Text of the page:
University of Michigan
| August 19, 1950
Elmhurst, Illinois, US (1950-08-19) |
Science fiction, historical fiction
The Sparrow, Children of God
Northeastern University, University of Michigan, University of Illinois at Urbana–Champaign
Arthur C. Clarke Award, James Tiptree, Jr. Award
Hugo Award for Best Novel
The Sparrow, Children of God, A thread of grace, Dreamers of the Day, Doc
Mary Doria Russell (born August 19, 1950) is an American writer of speculative fiction novels.
Mary Doria Russell Wikipedia
Russell was born in Elmhurst, Illinois, a suburb of Chicago. Her parents were both in the military, her father a Marine Corps drill instructor and her mother a Navy nurse. She was raised as a Catholic but left the church at age fifteen, and her struggles to figure out how much of that culture to pass on to her children fueled the prominence of religion in her work. She graduated from Glenbard East High School and later she earned a Ph.D. in biological anthropology at the University of Michigan.
Russell's first two novels, The Sparrow and its sequel Children of God—sometimes called the Sparrow series or Emilo Sandoz sequence—were published by Random House Villard in 1996 and 1998. They feature first contact with aliens. Both explore the problem of evil, how to reconcile the idea of a benevolent deity with a factual universe filled with pain and evil (Theodicy). The Sparrow won the Arthur C. Clarke, BSFA, and Tiptree annual science fiction book awards (below), and it was the basis for Russell winning the John W. Campbell Award for Best New Writer in 1998. For the Science Fiction Encyclopedia, chief editor John Clute calls Russell an "author who established a strong reputation for cognitive subtlety and narrative power in her brief [science fiction] career; after the Emilio Sandoz sequence ... she turned her interest to other fields. ... Because of the quality of its writing, and the seriousness of its examination of various issues, some critics claimed that The Sparrow could not therefore be [science fiction]. Russell herself seems not to have encouraged the claim."
Russell's historical novel A Thread of Grace (2005) is set in Northern Italy during World War II, and features both the Italian resistance and the plight of Jewish refugees escaping Nazi persecution throughout Europe. Much of story is based on accounts by survivors from the period, when many Italian citizens allowed Jews seek safe harbor in their farmlands, cities, and ports. (Russell herself is of Italian heritage and is a convert to Judaism.)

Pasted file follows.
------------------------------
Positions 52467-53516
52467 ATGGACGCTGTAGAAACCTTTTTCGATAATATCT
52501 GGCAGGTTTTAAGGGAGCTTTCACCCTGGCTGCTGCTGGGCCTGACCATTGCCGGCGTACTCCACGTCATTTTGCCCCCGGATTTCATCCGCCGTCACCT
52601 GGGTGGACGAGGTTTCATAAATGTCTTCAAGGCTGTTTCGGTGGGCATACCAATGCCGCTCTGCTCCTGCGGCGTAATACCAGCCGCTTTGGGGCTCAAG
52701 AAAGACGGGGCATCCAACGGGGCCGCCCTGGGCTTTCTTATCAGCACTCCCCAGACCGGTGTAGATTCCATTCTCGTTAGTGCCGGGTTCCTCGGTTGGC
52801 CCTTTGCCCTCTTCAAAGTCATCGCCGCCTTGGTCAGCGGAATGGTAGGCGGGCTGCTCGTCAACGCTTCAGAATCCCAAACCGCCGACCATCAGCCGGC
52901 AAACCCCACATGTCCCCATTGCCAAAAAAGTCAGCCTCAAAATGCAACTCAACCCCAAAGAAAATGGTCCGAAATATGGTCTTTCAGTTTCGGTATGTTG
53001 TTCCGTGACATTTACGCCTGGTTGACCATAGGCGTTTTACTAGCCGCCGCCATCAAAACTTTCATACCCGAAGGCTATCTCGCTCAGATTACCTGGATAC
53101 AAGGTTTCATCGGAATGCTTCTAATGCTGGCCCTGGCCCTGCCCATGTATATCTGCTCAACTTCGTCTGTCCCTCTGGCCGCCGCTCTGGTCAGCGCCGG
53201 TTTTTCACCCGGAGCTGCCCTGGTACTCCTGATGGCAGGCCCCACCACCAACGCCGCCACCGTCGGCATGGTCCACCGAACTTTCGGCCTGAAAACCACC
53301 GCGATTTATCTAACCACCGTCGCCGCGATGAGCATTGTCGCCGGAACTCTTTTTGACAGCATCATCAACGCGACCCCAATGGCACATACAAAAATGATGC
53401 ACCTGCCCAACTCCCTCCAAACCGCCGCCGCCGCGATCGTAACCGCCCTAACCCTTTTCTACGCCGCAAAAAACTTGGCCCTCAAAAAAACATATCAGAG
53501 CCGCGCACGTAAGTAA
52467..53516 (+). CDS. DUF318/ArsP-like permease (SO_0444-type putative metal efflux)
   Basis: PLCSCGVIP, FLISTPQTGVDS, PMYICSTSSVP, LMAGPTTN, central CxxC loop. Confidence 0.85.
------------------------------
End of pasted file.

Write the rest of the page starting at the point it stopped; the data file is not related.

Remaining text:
Dreamers of the Day (2008), another historical novel, features the 1921 Cairo Peace Conference, which laid the foundations for the modern Middle East.
Her fifth novel, Doc (2011), is a Western and murder mystery. It is set in Dodge City during 1878, when the friendship between Wyatt Earp and Doc Holliday began, four years before the shootout at the OK Corral.
In April 2015, renowned physicist Freeman Dyson told the New York Times Sunday Book Review that Mary Doria Russell was one of the three writers he would invite to a literary dinner party, along with Joan Breton Connelly and Kristen R. Ghodsee.
Russell resides in Lyndhurst, Ohio, a suburb of Cleveland, with her husband Don. They have a son, Dan.
She is a convert to Judaism.The Sparrow (Random House Villard, 1996)
Children of God (Villard, 1998)
A Thread of Grace: a novel (Random House, 2005), OCLC 55657999
Dreamers of the Day: a novel (RH, 2008), OCLC 144769917
Doc (RH, 2011), a novel about Doc Holliday
Epitaph (Ecco, 2015)
James Tiptree, Jr. Award, 1997, The Sparrow
British Science Fiction Association (BSFA) Best Novel Award, 1998, The Sparrow (UK edition: Transworld Publishers Black Swan, 1997)
Arthur C. Clarke Award, 1998, The Sparrow
John W. Campbell Award for Best New Writer, 1998, citing The Sparrow
Cleveland Arts Council Prize for Literature
American Library Association Readers Choice Award
Gaylactic Spectrum Hall of Fame Award, 2001, The Sparrow and Children of God
Kurd Lasswitz Preis (Germany), best foreign novel, 2001, The Sparrow
Book of the Month Club Best First Fiction Prize